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State v. Ibarra

Court of Appeals of Idaho

October 30, 2018

STATE OF IDAHO, Plaintiff-Respondent,
v.
JESSICA JEAN IBARRA, aka DELEON, Defendant-Appellant.

          Appeal from the District Court of the Third Judicial District, State of Idaho, Canyon County. Hon. Christopher S. Nye, District Judge.

         Judgments of conviction and determinate sentence of seven years for possession of a controlled substance and consecutive indeterminate sentence of five years for possession of contraband in a correctional facility, affirmed.

          Eric D. Fredericksen, State Appellate Public Defender; Brian R. Dickson, Deputy Appellate Public Defender, Boise, for appellant.

          Hon. Lawrence G. Wasden, Attorney General; Kale D. Gans, Deputy Attorney General, Boise, for respondent.

          LORELLO, Judge.

         In these consolidated cases, Jessica Jean Ibarra, aka DeLeon, appeals from her judgments of conviction and sentences for possession of a controlled substance and possession of contraband in a correctional facility. Ibarra argues that the district court erred in denying her motion to suppress evidence she discarded in the booking area of a correctional facility. She also argues that her sentences are excessive. For the reasons set forth below, we affirm.

         I. FACTUAL AND PROCEDURAL BACKGROUND

         Ibarra was arrested and booked into jail for possession of methamphetamine and possession of drug paraphernalia (Docket No. 44948). While Ibarra was in custody, detention deputies received information from another inmate that Ibarra was concealing methamphetamine in her vagina. Ibarra was placed in handcuffs and transported to the booking area of the jail where a female deputy conducted a search, which did not reveal methamphetamine. While still in the booking area, Ibarra asked to use the restroom. Officers accommodated Ibarra's request by providing her with a port-a-toilet. Officers visually inspected Ibarra's urine for contraband, but did not discover any. Ibarra was returned to the booking area for approximately two and one-half hours while the officers attempted to obtain a warrant to search Ibarra's body cavities. While waiting in the booking area, Ibarra stood up and threw a small white "plastic thing" containing methamphetamine on the ground. Ibarra was subsequently charged with possession of a controlled substance, I.C. § 37-2732(c)(1), and possession of contraband in a correctional facility, I.C. § 18-2510(3) (Docket No. 44949).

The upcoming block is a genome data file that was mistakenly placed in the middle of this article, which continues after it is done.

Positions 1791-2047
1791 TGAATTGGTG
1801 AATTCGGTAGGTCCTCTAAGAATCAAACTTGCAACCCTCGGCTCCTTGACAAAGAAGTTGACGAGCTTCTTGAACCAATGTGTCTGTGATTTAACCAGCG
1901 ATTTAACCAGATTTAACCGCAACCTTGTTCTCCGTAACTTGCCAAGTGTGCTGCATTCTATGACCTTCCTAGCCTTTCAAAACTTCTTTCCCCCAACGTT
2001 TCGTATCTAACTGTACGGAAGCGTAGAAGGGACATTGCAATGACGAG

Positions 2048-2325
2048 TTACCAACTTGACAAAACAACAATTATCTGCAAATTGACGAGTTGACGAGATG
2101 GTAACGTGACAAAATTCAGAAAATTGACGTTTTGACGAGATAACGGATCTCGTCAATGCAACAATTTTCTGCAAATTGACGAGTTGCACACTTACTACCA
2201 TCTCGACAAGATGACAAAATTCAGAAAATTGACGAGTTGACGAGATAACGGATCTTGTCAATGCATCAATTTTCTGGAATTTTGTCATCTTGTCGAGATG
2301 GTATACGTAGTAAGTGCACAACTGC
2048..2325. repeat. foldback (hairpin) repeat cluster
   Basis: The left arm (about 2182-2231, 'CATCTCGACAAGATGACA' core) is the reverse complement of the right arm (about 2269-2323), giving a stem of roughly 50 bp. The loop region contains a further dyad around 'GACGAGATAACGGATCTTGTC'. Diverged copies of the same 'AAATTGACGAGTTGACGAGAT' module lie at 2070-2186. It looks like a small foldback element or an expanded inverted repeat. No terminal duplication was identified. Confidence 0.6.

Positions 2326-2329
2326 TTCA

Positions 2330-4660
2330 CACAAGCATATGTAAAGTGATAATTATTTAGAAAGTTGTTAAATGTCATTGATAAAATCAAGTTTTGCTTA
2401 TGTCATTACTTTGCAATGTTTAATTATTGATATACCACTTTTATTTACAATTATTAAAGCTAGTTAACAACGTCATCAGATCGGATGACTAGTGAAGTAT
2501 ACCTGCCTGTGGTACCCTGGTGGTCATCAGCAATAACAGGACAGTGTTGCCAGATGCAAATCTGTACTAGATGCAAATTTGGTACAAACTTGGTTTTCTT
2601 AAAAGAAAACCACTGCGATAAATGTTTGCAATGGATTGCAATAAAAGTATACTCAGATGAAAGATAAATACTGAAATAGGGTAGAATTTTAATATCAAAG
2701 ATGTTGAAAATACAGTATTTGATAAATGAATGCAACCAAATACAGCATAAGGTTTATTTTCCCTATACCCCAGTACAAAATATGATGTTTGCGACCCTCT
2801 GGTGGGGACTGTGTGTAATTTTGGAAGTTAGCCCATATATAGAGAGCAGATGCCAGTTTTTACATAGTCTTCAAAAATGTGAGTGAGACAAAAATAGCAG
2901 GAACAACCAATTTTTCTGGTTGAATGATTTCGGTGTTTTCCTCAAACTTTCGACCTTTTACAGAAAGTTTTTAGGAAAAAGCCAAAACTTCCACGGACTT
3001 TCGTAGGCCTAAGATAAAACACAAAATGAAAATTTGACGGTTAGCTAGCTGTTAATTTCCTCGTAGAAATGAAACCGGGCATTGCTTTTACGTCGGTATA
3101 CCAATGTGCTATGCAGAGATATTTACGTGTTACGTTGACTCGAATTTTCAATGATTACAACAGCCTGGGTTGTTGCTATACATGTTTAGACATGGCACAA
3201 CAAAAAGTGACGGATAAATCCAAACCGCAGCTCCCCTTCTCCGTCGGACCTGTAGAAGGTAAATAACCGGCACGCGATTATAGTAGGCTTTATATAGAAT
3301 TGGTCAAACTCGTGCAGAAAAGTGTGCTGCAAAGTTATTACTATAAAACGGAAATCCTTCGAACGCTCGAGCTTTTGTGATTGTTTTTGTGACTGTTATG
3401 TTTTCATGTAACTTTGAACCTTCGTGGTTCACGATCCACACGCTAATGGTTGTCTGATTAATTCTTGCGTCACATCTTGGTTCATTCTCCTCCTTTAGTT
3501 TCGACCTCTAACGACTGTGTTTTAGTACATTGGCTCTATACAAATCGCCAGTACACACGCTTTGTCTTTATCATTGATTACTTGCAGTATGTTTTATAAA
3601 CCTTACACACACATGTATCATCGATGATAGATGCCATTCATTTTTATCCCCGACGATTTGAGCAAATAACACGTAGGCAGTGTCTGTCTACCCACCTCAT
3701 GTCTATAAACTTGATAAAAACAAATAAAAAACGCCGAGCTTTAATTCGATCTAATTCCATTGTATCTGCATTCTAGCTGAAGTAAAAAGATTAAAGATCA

Ibarra filed a motion to suppress the methamphetamine, arguing that the continued detention after the search and inspection of her urine was unlawful and unsupported by probable cause.[1] The district court denied Ibarra's motion. The district court found that the methamphetamine was not discovered as a result of a search, but was discovered after it was abandoned by Ibarra. The district court also found Ibarra's detention was reasonable under the circumstances.

         Pursuant to a plea agreement, Ibarra pled guilty to possession of a controlled substance in Docket No. 44948 and entered a conditional guilty plea to possession of contraband in a correctional facility in Docket No. 44949, reserving her right to appeal the denial of her motion to suppress. As part of the plea agreement, the State dismissed the remaining charges in both cases and the sentencing enhancements filed in both cases. The district court imposed a determinate term of seven years for possession of a controlled substance to run concurrently with Ibarra's sentences in unrelated cases and a consecutive indeterminate term of five years for possession of contraband in a correctional facility to run concurrently with her other unrelated sentences. Ibarra filed I.C.R. 35 motions for a reduction of her sentences, which the district court denied. Ibarra appeals.

         II. STANDARD OF REVIEW

         The standard of review of a suppression motion is bifurcated. When a decision on a motion to suppress is challenged, we accept the trial court's findings of fact that are supported by substantial evidence, but we freely review the application of constitutional principles to the facts as found. State v. Atkinson, 128 Idaho 559, 561, 916 P.2d 1284, 1286 (Ct. App. 1996). At a suppression hearing, the power to assess the credibility of witnesses, resolve factual conflicts, weigh evidence, and draw factual inferences is vested in the trial court. State v. Valdez-Molina, 127 Idaho 102, 106, 897 P.2d 993, 997 (1995); State v. Schevers, 132 Idaho 786, 789, 979 P.2d 659, 662 (Ct. App. 1999).

         III. ANALYSIS

         A. ...


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